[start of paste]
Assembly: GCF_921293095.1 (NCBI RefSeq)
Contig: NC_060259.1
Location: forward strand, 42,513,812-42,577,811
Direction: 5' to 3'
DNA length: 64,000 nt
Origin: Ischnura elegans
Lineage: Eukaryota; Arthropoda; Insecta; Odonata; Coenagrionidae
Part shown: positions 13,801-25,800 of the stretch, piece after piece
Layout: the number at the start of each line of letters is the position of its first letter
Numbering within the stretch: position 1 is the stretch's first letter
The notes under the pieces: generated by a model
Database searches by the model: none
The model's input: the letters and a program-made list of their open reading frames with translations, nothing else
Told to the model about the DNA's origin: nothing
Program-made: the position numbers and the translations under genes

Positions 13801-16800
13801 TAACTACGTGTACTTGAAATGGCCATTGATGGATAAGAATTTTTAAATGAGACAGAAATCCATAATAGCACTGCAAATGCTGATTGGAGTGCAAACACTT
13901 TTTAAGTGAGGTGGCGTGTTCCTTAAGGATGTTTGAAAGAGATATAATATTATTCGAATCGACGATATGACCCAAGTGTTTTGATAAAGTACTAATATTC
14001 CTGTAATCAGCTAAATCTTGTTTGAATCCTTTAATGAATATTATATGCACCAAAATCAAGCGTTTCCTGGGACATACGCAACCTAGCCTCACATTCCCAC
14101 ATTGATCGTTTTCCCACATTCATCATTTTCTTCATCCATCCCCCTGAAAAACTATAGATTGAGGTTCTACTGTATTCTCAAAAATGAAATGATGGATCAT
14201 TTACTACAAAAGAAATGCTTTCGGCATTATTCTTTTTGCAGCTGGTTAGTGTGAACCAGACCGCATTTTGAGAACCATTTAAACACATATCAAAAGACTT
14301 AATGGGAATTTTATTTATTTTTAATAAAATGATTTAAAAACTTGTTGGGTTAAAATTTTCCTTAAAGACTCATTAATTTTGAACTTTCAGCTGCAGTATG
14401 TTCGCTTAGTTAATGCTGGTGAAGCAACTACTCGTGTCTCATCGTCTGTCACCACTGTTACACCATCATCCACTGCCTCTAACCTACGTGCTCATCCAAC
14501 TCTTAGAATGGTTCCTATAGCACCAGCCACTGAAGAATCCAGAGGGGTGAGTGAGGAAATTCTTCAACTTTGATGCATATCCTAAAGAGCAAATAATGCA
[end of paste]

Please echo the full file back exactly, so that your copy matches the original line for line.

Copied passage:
Assembly: GCF_921293095.1 (NCBI RefSeq)
Contig: NC_060259.1
Location: forward strand, 42,513,812-42,577,811
Direction: 5' to 3'
DNA length: 64,000 nt
Origin: Ischnura elegans
Lineage: Eukaryota; Arthropoda; Insecta; Odonata; Coenagrionidae
Part shown: positions 13,801-25,800 of the stretch, piece after piece
Layout: the number at the start of each line of letters is the position of its first letter
Numbering within the stretch: position 1 is the stretch's first letter
The notes under the pieces: generated by a model
Database searches by the model: none
The model's input: the letters and a program-made list of their open reading frames with translations, nothing else
Told to the model about the DNA's origin: nothing
Program-made: the position numbers and the translations under genes

Positions 13801-16800
13801 TAACTACGTGTACTTGAAATGGCCATTGATGGATAAGAATTTTTAAATGAGACAGAAATCCATAATAGCACTGCAAATGCTGATTGGAGTGCAAACACTT
13901 TTTAAGTGAGGTGGCGTGTTCCTTAAGGATGTTTGAAAGAGATATAATATTATTCGAATCGACGATATGACCCAAGTGTTTTGATAAAGTACTAATATTC
14001 CTGTAATCAGCTAAATCTTGTTTGAATCCTTTAATGAATATTATATGCACCAAAATCAAGCGTTTCCTGGGACATACGCAACCTAGCCTCACATTCCCAC
14101 ATTGATCGTTTTCCCACATTCATCATTTTCTTCATCCATCCCCCTGAAAAACTATAGATTGAGGTTCTACTGTATTCTCAAAAATGAAATGATGGATCAT
14201 TTACTACAAAAGAAATGCTTTCGGCATTATTCTTTTTGCAGCTGGTTAGTGTGAACCAGACCGCATTTTGAGAACCATTTAAACACATATCAAAAGACTT
14301 AATGGGAATTTTATTTATTTTTAATAAAATGATTTAAAAACTTGTTGGGTTAAAATTTTCCTTAAAGACTCATTAATTTTGAACTTTCAGCTGCAGTATG
14401 TTCGCTTAGTTAATGCTGGTGAAGCAACTACTCGTGTCTCATCGTCTGTCACCACTGTTACACCATCATCCACTGCCTCTAACCTACGTGCTCATCCAAC
14501 TCTTAGAATGGTTCCTATAGCACCAGCCACTGAAGAATCCAGAGGGGTGAGTGAGGAAATTCTTCAACTTTGATGCATATCCTAAAGAGCAAATAATGCA